Capital’s heat project is a hit on West Coast
By Amy Ash Nixon
Staff Writer | July 26,2014
MONTPELIER — With the downtown district heat project poised to be fully online Oct. 1, the city has already been asked to share its expertise at a national energy conference and in another cold-weather capital: Juneau, Alaska.
The project involves distributing heat from a state-owned biomass plant to public and private buildings through a system of city-owned lines.
Assistant City Manager Jessie Baker said she was invited to represent Montpelier in early June as a speaker at the International District Energy Association meeting in Seattle. Through that speaking engagement, officials invited Baker to Juneau soon after to discuss Montpelier’s experience. She was there from June 11 to 13.
“It was very interesting,” Baker said of her visit to Juneau. “They have an interested group of stakeholders in that area that are looking to build a district energy system there. They have a cold environment like Vermont, but it’s different.”
Residents and businesses in Juneau have to fly or ship in all their oil on freighters, which is very expensive, she said. Alaska is rich in forest resources that would be useful for a district heat system, Baker said. “There is a lot of wood there. They are surrounded by biomass.”
The Alaska trip was funded by the U.S. Forest Service and the Juneau Economic Development Council, she said.
“For me, this trip was not only a great opportunity to share with others our success in Montpelier, but also the opportunity to talk with leadership from another capital city to share ideas and promising practices,” she said.
Baker said the energy association meeting in Seattle focused on efficient management of district systems and how they can spur community development.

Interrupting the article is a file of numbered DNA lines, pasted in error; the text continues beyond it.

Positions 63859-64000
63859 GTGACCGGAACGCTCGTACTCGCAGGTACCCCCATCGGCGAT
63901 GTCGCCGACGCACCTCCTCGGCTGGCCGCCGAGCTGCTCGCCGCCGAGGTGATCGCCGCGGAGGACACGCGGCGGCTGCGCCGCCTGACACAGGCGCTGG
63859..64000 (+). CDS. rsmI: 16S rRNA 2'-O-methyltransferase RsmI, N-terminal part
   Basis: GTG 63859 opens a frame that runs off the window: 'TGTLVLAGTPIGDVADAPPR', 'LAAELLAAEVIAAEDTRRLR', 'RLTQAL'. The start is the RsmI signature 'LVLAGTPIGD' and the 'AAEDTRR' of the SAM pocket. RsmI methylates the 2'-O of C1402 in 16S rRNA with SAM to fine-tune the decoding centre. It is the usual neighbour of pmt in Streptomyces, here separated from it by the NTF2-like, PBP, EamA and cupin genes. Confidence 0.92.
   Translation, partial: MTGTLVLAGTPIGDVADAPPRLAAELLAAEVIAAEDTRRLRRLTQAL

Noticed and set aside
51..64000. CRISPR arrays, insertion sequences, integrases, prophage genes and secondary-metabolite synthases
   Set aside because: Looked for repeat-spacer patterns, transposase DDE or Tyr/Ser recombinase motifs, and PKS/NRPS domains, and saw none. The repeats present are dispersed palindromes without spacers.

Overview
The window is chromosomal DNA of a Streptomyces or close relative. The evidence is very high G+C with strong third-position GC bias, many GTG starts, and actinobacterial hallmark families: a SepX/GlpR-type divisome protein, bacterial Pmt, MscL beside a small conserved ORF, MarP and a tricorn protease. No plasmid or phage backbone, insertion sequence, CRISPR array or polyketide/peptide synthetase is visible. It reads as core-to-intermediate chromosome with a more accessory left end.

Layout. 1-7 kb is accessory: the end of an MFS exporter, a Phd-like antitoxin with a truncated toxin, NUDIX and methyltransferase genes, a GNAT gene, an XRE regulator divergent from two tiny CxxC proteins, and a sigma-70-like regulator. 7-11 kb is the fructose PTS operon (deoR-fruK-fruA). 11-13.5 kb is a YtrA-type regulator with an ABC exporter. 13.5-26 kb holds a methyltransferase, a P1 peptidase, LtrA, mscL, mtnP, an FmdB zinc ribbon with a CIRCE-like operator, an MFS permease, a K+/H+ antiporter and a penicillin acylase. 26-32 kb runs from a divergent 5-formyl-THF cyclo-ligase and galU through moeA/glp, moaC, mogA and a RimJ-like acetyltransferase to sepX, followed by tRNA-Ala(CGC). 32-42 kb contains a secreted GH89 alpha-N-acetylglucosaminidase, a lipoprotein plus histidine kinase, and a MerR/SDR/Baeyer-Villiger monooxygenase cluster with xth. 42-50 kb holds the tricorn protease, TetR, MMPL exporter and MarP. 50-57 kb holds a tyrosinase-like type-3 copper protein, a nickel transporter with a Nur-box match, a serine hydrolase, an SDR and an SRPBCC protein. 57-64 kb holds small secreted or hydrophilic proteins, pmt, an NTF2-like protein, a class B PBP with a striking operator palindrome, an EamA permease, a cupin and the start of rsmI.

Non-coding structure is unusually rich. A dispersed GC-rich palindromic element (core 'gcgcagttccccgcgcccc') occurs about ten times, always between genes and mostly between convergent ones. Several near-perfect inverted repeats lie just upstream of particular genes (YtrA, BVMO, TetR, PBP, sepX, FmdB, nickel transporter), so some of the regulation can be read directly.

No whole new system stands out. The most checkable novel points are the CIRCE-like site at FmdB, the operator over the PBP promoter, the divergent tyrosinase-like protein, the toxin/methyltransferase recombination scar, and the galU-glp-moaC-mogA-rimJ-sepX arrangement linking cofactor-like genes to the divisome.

She attended sessions on district energy system business development, energy planning, public-private partnerships in the sector and urban development. The conference was paid for by the association, and the city’s district heat fund covered her travel expenses for the Seattle trip, she said.
“The information I gained through these sessions is directly applicable to our day-to-day work as we start the commercial operation of District Heat Montpelier in October,” said Baker. “Additionally, it was a great opportunity to speak with other municipal, governmental and private sector colleagues in the field.”
Baker presented a session titled “Making it Work: Implementation and Real World Experience,” sharing the story of how Montpelier started its system.
The executive director of the Juneau Economic Development Council, Brian Holst, said in a recent letter to Montpelier City Manager William Fraser: “Ms. Baker’s experience and testimony was extremely valuable. Her remarks were instructive and helped set the tone for the rest of the discussion” in meetings on district heat around her visit.
In Montpelier, the state will start providing heat to the distribution system Oct. 1, Baker said.
Last winter, six customers utilized the system from the City Hall boilers. In the coming weeks, the city will ready the remaining buildings to come online. It will serve 15 customers — 21 buildings in all — said Baker, explaining that, for example, City Hall and the Montpelier Fire Department count as one customer, but two buildings.
She added the City Council expects to set rates for the 2014-15 heating season at its meeting Wednesday, and that they are on track with earlier estimates.